Tuesday, February 5, 2013

Dealing with Feral Cat Populations

As some of y'all know, I am a veterinary technician. What you may not know is that I have worked in day practice, emergency practice and now work in a spay and neuter practice. I love what I do, with every ounce of my being, I love my job. I have always had an open heart toward animals. I brought home every critter imaginable as a child and that trait has never faded, even after all these years. 
Something I wanted to blog about today was feral cats. In the day practice I worked in we saw a good many feral cats and now in my current practice we see them every day that we do surgery. The feral cat population is huge in this area. I'm not sure if its just because here in the south we don't have really cold winters so there is usually an abundance of things for the kitties to eat or if the pet owners in our area are just that irresponsible, I think it's a combination.  
I just wanted to give y'all some information in case you have a feral cat problem in your area. There is an organization dedicated to helping people control the feral cat populations in their area and also there to help the cats. This organization is called Alley Cat Allies. They can help you if you are having problems with cats in your area. There have been numerous studies on the best ways to control or eliminate feral cat populations. 
The best way to help control the population is by spaying and neutering all of the animals in the colony. There are a few rescue groups in our area dedicated just to trapping, spaying or neutering and releasing these feral cats back into their population. Some people feel that trapping and euthanizing these cats is the best option, but if you take the time to read these brochures you will see that is has been proven that this method just doesn't work. Trapping and relocating also doesn't work. From the Alley Cat Allies site:
"Grounded in science, TNR stops the breeding cycle of cats and therefore improves their lives while preventing reproduction. It is a fact that the removal and killing of outdoor cats that animal control has been pursuing for decades is never ending and futile. Since feral cats are not adoptable, they are killed in pounds and shelters. With a successful program like Trap-Neuter-Return to turn to, it’s hard to believe that animal control agencies continue to kill cats, even though that approach has shown zero results."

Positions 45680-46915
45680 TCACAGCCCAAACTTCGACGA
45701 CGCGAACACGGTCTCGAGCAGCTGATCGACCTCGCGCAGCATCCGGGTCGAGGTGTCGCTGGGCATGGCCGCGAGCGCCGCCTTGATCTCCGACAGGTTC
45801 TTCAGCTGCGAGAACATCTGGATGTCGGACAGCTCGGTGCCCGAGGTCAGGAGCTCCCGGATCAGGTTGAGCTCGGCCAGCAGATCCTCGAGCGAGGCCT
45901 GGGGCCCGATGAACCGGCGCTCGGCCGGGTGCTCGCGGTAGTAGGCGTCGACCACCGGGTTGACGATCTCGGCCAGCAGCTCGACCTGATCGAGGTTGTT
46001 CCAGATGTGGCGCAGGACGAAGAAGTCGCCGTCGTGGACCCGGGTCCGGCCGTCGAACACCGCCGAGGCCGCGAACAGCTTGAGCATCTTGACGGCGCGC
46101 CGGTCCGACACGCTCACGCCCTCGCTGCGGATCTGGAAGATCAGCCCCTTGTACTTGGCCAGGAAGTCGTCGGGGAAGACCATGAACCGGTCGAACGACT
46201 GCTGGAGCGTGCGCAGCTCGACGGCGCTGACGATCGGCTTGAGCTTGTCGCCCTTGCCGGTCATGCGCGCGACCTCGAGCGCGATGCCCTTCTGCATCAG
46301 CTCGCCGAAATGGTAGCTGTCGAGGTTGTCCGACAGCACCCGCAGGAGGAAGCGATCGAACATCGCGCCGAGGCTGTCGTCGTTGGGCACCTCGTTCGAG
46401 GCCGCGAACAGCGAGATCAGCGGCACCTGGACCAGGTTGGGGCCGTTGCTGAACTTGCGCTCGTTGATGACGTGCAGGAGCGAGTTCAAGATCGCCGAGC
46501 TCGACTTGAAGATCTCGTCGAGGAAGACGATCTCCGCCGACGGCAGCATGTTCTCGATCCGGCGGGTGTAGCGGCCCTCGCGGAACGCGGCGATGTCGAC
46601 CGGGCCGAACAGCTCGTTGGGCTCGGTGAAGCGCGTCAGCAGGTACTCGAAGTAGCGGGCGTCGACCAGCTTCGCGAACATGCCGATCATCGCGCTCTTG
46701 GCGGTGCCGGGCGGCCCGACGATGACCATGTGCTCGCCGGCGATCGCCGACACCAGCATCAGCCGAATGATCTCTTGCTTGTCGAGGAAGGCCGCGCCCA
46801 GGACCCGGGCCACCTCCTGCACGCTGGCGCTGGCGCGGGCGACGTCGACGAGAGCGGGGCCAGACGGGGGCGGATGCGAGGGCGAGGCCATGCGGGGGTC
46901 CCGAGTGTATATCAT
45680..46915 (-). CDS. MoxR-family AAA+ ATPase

Why doesn't relocating work? Because there is some food source in the area keeping the cats sustained, if there wasn't a food source the cats would move on. So if you just remove the cats more cats will take their places. 

Once all of the cats in the colony have been spayed or neutered the population will begin to decline because #1 you will no longer be adding cats to the colony by way of breeding and #2 once the cats are fixed they will no longer welcome new cats to the colony, they have no reason to.  Cats only allow new comers in to the colony for breeding reasons, if they no longer have the desire to breed they will protect their area from intruders. 

Some people are concerned with the effect that feral cats have on the wildlife population. The truth is many studies are not showing the real truth. Studies are conducted asking owners if their cats bring home birds, but there is no way of knowing if the cat actually killed the bird. Cats are opportunistic feeders, they will scavenge. Many studies have shown that only 35-56% of cats hunt.  And it is has also been studied and determined that cats prefer the taste of dry or canned cat food over birds or mice. So if you want to help protect the wild birds in your area your best bet is to feed the feral cats! It is important to note that cats and their prey species have coexisted for hundreds if not thousands of years. Feral cats have not just come into existence in the past few decades, what has changed is the human population and mans impact on this earth, with deforestation and pollution. We are more likely to blame for the decline in wildlife species than feral cats!

I hope this blog has been informative and I hope it gets you thinking about spaying and neutering your own pets. Spaying and neutering is the most humane, logical choice.  So next time you see a feral cat I hope you have a more positive opinion about them than you may have had before reading this blog. 

Enjoy your furry and feathered friends!

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